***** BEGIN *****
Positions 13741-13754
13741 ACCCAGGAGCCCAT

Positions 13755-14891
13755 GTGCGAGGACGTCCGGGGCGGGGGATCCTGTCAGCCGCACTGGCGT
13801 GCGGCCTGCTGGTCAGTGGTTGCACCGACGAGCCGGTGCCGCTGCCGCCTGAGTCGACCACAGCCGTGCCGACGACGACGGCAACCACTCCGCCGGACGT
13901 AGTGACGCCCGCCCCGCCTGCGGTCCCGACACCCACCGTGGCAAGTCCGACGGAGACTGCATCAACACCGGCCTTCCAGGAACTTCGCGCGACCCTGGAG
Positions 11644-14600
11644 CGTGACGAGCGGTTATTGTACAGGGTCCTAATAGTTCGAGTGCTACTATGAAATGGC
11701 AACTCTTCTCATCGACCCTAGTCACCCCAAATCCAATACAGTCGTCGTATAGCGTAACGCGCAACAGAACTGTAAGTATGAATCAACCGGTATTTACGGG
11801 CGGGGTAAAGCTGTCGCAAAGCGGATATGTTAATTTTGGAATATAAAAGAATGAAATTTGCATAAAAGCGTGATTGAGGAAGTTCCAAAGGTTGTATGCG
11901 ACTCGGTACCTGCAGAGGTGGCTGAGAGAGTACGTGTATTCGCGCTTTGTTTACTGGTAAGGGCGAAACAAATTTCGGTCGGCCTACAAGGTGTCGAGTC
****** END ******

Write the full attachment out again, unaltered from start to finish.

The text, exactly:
Positions 13741-13754
13741 ACCCAGGAGCCCAT

Positions 13755-14891
13755 GTGCGAGGACGTCCGGGGCGGGGGATCCTGTCAGCCGCACTGGCGT
13801 GCGGCCTGCTGGTCAGTGGTTGCACCGACGAGCCGGTGCCGCTGCCGCCTGAGTCGACCACAGCCGTGCCGACGACGACGGCAACCACTCCGCCGGACGT
13901 AGTGACGCCCGCCCCGCCTGCGGTCCCGACACCCACCGTGGCAAGTCCGACGGAGACTGCATCAACACCGGCCTTCCAGGAACTTCGCGCGACCCTGGAG
Positions 11644-14600
11644 CGTGACGAGCGGTTATTGTACAGGGTCCTAATAGTTCGAGTGCTACTATGAAATGGC
11701 AACTCTTCTCATCGACCCTAGTCACCCCAAATCCAATACAGTCGTCGTATAGCGTAACGCGCAACAGAACTGTAAGTATGAATCAACCGGTATTTACGGG
11801 CGGGGTAAAGCTGTCGCAAAGCGGATATGTTAATTTTGGAATATAAAAGAATGAAATTTGCATAAAAGCGTGATTGAGGAAGTTCCAAAGGTTGTATGCG
11901 ACTCGGTACCTGCAGAGGTGGCTGAGAGAGTACGTGTATTCGCGCTTTGTTTACTGGTAAGGGCGAAACAAATTTCGGTCGGCCTACAAGGTGTCGAGTC